I was home alone yesterday and even though I knew I should be working, I did things like the clean the cat’s litter box, restock toilet paper, and water house plants. Why? Because I love to piddle and faff about before I sit down to work. By the time I settled in and found my work rhythm, the front door was opening and the family was back. I was annoyed by the disturbance and it showed. I had to apologize later.
I spent some time thinking about why it their early return made me upset when I had technically not used my time to work as best I could. It’s two prong: 1. I do not have a large house or a dedicated space for work so I work at the end of the dining room table. This means if kids are watching tv, I hear it. If they’re in the living room squabbling, I hear it. If they (and by they I mean the husband and the kids) have a random thought, they’ll mosey on up and fill me in on whatever was passing through their brain pan despite the fact that my eyes are fixed on my screen and my fingers are typing. 2. Feeling guilty about being upset by their early return, I decided to escape to a shower. And while I do not grasp the magic that makes thinking in the shower so much better than say, thinking while folding laundry, but it occurred to me that in the previous twelve months, I’ve had no focused time alone.
My time is fragmented and interrupted. This means my thoughts are fragmented and interrupted. It means my exchanges and calls with friends are fragmented and interrupted. No wonder I feel like I’m drowning most of the time. And all the hot baths and getting up before everyone else for a few minutes of peace is me keeping my head above water while my legs are still furiously treading water below the surface. I know I am not alone in this. While this might be my reality over the last year, many women have lived like this for years. I see you. I feel you.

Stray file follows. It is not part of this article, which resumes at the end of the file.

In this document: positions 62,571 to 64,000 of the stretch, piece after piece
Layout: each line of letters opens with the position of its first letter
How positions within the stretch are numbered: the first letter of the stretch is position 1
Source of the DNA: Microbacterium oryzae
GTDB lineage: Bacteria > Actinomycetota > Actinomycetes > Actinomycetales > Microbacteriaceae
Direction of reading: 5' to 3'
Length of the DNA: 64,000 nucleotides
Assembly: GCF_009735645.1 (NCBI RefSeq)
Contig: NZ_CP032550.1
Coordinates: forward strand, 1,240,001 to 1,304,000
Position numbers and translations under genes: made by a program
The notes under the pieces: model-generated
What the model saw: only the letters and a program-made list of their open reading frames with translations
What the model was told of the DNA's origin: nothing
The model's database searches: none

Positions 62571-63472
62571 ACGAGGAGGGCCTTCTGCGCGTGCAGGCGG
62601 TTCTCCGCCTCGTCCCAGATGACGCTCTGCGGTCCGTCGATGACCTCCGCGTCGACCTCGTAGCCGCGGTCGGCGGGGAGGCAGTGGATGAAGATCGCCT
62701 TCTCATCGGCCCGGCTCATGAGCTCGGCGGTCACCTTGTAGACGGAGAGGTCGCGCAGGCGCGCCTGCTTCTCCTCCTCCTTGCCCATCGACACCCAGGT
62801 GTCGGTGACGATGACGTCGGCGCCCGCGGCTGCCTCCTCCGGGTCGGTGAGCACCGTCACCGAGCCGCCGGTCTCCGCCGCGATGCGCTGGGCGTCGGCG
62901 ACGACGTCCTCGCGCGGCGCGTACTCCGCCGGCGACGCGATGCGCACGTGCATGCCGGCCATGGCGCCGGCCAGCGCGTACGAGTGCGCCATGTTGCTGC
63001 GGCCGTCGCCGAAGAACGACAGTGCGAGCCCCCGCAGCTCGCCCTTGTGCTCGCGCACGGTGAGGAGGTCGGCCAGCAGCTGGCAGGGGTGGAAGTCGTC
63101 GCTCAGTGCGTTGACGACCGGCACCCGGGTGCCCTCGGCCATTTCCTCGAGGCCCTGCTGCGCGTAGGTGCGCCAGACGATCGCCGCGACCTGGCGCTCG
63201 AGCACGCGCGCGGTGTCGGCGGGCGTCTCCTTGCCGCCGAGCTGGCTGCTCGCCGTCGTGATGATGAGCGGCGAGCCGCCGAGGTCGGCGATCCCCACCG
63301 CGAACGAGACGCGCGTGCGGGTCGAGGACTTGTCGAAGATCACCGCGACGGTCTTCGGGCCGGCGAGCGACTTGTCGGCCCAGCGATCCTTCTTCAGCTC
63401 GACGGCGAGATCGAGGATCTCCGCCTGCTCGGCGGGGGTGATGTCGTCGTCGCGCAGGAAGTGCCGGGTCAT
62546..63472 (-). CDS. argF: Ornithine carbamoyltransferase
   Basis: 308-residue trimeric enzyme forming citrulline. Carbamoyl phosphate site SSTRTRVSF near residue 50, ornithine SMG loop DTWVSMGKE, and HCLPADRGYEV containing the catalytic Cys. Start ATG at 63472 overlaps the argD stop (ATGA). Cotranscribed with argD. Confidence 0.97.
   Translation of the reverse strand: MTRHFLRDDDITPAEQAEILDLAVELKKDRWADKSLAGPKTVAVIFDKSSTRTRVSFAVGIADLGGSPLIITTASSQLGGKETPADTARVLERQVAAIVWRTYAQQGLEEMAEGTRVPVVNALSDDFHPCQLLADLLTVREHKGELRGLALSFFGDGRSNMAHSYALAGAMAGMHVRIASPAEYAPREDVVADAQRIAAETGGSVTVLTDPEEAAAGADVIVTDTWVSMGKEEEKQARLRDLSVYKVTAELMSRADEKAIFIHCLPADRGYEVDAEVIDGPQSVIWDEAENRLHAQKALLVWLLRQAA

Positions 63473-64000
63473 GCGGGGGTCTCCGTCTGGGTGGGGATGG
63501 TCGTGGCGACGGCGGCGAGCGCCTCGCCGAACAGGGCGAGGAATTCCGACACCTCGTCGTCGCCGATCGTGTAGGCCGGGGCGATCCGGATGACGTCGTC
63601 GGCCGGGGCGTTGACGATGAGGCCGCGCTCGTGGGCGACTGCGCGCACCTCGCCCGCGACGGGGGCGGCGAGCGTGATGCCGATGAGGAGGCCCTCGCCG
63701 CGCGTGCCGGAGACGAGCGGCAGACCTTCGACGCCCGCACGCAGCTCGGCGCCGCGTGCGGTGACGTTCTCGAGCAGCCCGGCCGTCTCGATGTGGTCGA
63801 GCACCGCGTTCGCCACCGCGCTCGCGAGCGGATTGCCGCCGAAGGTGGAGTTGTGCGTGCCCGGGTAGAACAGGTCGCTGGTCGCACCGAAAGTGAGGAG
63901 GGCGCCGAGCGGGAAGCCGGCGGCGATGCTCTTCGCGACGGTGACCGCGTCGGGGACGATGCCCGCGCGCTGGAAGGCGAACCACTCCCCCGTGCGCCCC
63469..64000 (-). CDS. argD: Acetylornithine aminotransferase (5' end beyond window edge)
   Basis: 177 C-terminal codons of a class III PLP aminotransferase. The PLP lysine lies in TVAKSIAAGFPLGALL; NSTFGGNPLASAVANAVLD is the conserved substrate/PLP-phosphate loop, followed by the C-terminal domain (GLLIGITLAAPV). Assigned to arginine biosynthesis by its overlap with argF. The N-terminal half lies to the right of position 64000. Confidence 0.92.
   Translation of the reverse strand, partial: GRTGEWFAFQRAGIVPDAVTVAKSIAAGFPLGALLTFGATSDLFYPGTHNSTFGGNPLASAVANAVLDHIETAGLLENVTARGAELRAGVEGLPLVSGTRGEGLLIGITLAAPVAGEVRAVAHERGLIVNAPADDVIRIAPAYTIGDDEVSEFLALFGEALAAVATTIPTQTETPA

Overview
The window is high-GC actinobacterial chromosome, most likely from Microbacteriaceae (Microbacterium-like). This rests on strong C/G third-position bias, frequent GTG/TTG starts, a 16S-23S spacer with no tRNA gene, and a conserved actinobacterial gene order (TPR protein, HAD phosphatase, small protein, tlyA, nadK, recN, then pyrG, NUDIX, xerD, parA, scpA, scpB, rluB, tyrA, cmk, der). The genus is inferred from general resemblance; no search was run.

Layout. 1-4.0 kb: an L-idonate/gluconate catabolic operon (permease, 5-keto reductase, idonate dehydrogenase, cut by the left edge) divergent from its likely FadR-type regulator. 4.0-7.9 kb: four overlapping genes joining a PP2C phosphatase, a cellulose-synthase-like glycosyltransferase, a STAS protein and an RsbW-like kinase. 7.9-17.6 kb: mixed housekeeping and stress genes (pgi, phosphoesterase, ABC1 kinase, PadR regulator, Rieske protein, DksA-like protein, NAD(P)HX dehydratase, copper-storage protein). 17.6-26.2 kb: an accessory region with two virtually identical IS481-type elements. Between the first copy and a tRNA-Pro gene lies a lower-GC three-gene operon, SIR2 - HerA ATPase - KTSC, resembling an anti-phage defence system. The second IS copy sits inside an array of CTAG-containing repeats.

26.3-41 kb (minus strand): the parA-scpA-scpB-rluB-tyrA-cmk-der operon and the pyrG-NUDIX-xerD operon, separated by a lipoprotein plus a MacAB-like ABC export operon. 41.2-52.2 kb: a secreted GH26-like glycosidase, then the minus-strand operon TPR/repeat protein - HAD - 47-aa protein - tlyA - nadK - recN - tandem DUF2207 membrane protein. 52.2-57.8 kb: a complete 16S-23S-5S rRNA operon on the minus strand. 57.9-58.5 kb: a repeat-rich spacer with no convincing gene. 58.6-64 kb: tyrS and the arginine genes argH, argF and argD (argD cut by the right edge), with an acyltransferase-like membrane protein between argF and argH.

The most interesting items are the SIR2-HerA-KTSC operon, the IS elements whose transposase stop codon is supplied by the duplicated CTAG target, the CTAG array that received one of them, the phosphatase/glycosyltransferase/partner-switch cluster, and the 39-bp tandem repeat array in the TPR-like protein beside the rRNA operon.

Did you know that chronic stress leads to imbalances in our health? Ongoing stress can lead to issues like adrenal fatigue, hormone imbalances, blood sugar dys-regulation, and low functioning thyroid.
I work with women every day to bring their body back into balance. I’d love to hear how you’re doing and how you’re digging in when you have more than a few minutes to yourself. I know what practices work for me (dry brushing before my shower, oiling my feet, moving my body daily) but I’m also curious to know what kind of self-care practices work for you. Life isn’t about running on empty. Your tank is refillable. The question is, are you going to refill your tank with practices that help you live thrive or merely survive?
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This week’s writing prompt:
Write a list of your go-to ways to take care of your frazzled heart/mind/spirit. Pick one to do every single day this. It can be the same one seven times. It can be a different self-care practice every single day. It can be as simple as sitting still long enough to enjoy a cup of coffee in silence.
At the end of your practice, make note of what worked and what didn’t. Were you able to fully be in the moment? How did you feel after? This simple practice can help you learn how to show up for yourself again and again.